Breaking down barriers
Stacy Sawyers is paving a path to care for cancer patients in need
Stacy Sawyers’ work puts her face to face with patients at one of the most challenging times of their lives. They’ve just been diagnosed with cancer, and yet, for various complex reasons, they are unable to get the care they need to wage a battle against the disease.
Sometimes they can’t afford the medication they’ve been prescribed. Sometimes they can’t pay for the gas it takes to drive to and from their treatments. Sometimes they’ve lost jobs and their access to health insurance.
Sawyers calls them barriers. She’s a cancer services support specialist at Novant Health Forsyth Medical Center’s Derrick L. Davis Cancer Center, and her job is to help patients overcome them, leveraging generous donations to provide the financial support necessary to push them forward in their cancer journey.
“It’s almost like being Santa Claus every day because I get to swoop in and take care of a barrier or remove a fear because of blessings from others,” Sawyers said.
Those blessings come courtesy of four different funds, established by private donors to help uninsured, under-insured and underserved patients pay for medication, travel, lodging and other household expenses: the Evans-Hopkins Fund, which is earmarked to support Kernersville-area patients who are being treated for breast cancer; the Andrew Griffin Fund, which is designated for urology patients; the Lee Simstein Memorial Fund, created to honor the work of Dr. Lee Simstein; and the Rebekah Fund, established in honor of Dr. Dawn Moose and focused on ensuring cancer patients have access to critical dental care.
Sawyers can access those funds to support patients, but that doesn’t mean what she does is easy. She often finds herself working with patients who are reluctant to receive help. For many, they don’t want to admit they can’t afford the care they need on their own.
Before COVID-19, Sawyers would ease their concerns and work to overcome the stigma in person.
“It was all face to face: Sit down, have a conversation, meet them on day one when they have no idea what’s around the corner and everybody’s worried about money. I get them to take a deep breath, and I tell them I’ll be next to them. I don’t have the answer to everything, but we’ll work through it together,” Sawyers said.
In the thick of the pandemic, those conversations had to happen by phone — a key difference for Sawyers.
“Even though I can have the same conversations, the eye contact or the pat on the shoulder really helps. It’s a lot easier to get someone to understand that I’m not judging them because they can’t afford their car payment when we’re talking face to face,” she said.
As the country has begun to open up, Sawyers is back in the cancer center, albeit 6 feet from her patients and hidden behind a mask. But she’ll take it, if it means getting back in front of the people who need her — because the need persists, in ways Sawyers couldn’t comprehend before she started this work.
Take, for instance, the Rebekah Fund. Originally, it was intended to serve head and neck cancer patients who must have dental evaluations before receiving radiation or chemotherapy. If they don’t have a healthy mouth, those treatments will create more damage to the mouth and the jawbone, Sawyers said. The preventive measure in those cases is removing teeth — in some cases, all of them.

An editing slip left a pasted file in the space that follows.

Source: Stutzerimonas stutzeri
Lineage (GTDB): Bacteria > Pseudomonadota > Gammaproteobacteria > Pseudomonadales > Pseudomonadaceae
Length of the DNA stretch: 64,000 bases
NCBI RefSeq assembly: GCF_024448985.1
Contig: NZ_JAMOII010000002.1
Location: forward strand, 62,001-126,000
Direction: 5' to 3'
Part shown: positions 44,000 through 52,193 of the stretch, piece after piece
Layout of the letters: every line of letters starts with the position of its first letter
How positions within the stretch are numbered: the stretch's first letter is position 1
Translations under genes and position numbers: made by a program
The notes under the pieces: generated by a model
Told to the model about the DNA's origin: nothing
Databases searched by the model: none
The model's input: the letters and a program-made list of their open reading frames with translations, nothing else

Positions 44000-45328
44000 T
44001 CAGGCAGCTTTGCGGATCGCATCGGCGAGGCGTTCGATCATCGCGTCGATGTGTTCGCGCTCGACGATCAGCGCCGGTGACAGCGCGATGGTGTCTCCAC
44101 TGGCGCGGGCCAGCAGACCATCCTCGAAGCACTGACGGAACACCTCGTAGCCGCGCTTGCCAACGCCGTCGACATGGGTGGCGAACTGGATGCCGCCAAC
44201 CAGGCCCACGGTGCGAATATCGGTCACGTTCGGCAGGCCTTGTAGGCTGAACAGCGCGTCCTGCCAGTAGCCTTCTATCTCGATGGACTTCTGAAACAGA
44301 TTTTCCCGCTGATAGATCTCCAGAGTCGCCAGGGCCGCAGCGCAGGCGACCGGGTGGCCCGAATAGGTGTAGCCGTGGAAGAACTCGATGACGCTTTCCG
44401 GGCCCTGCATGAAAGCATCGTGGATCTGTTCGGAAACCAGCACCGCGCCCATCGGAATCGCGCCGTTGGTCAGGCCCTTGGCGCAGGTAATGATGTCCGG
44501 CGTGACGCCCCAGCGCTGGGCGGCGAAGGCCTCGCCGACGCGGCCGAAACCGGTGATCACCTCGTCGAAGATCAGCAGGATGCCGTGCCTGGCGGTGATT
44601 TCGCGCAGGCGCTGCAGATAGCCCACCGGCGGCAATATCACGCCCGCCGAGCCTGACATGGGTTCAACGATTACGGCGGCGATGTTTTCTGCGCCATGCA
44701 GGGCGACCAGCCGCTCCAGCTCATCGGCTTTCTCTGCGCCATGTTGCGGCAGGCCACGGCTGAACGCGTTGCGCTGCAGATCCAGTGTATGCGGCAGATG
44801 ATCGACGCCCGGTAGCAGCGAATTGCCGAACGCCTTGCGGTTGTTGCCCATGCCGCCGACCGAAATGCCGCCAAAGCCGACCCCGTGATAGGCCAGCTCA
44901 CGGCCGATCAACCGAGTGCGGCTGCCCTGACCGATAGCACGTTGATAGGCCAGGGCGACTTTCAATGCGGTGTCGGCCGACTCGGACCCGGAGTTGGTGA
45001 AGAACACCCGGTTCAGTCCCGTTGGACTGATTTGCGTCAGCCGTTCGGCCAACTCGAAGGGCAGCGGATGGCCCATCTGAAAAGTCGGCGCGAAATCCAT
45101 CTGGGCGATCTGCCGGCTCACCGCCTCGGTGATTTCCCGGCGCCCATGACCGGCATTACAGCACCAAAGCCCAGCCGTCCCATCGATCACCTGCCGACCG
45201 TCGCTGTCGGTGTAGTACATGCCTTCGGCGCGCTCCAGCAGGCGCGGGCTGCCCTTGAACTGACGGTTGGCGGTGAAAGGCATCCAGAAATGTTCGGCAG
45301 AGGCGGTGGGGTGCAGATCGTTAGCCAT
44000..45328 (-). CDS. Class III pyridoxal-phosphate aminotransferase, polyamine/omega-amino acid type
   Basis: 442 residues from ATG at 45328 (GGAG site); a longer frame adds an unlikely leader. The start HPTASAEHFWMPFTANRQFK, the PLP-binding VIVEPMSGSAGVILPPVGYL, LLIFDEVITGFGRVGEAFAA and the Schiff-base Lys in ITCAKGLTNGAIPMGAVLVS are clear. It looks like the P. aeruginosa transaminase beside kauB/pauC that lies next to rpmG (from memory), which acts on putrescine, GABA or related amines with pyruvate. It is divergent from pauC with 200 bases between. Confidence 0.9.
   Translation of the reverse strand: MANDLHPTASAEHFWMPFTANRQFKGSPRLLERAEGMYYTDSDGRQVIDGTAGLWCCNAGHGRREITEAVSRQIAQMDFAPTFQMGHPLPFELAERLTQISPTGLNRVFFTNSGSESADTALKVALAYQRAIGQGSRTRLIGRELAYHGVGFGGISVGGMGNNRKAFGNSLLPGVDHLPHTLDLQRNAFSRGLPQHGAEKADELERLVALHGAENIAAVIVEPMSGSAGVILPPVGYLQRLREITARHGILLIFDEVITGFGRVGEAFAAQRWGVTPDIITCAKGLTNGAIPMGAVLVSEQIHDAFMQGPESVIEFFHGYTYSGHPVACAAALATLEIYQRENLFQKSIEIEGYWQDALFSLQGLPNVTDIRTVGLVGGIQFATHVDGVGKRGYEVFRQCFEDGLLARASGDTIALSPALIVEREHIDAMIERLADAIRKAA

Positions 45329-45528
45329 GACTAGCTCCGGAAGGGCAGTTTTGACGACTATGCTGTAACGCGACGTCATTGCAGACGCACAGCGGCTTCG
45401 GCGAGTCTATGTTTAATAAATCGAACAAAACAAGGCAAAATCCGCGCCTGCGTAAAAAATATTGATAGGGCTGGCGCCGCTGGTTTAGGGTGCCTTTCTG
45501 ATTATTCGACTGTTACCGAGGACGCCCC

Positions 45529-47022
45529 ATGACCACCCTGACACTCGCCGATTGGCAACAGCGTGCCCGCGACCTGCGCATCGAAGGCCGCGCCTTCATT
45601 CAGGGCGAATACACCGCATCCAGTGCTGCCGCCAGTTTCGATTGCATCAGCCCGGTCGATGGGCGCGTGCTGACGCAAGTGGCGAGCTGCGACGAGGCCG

“So not only have these patients been told they have cancer and that they need chemo and radiation, but there’s now a good chance they’ll have some of their teeth removed,” Sawyers said.
Those extractions are expensive.
“As staggering as this sounds, it is very easy to see — hold onto your seats — a $10,000 or more bill for those services. I have one patient who showed me his bill, and it was over $27,000. The average is $15,000, and there are a minimum of 12 patients a year who will need that money,” Sawyers said. “It is certainly an under-met need.”
And, as it turns out, it extends beyond just head and neck patients, which Sawyer learned recently when she met a 72-year-old patient with metastatic breast cancer. The woman couldn’t start a medication that would ease her pain and help her bone metastasis because it would kill her jawbone.
“I called her and talked to her and immediately fell in love with her. She talked about how she made sure her kids had good teeth and her husband had good teeth, but she never took care of herself,” Sawyers said.
The patient needed nine teeth pulled but couldn’t afford it. Sawyers got to work on a solution. She collaborated with Heather Egan, chief development officer of Novant Health Forsyth Medical Center Foundation, to ensure the donors behind the Rebekah Fund would agree to expand the scope of the fund. Then, she sent the patient to a dentist, who made it possible for her to begin taking the medication that will strengthen her bones and improve her quality of life.
And when the $2,600 bill came, Sawyers covered it, with donations from the Rebekah Fund.
“When we told the patient, she cried. She couldn’t believe that someone would do that for her,” Sawyers said. “The dentist emailed me after her visit and told me she was great. And I know he treated her like a queen.”
That was a good day, and those are the days that keep Sawyers going.
“Some days I come home and I just sit and stare for awhile, but typically I come home better than when I went to work because I receive a blessing from passing blessings on,” Sawyers said. “I just want our patients to know they are not alone. They have a champion.”
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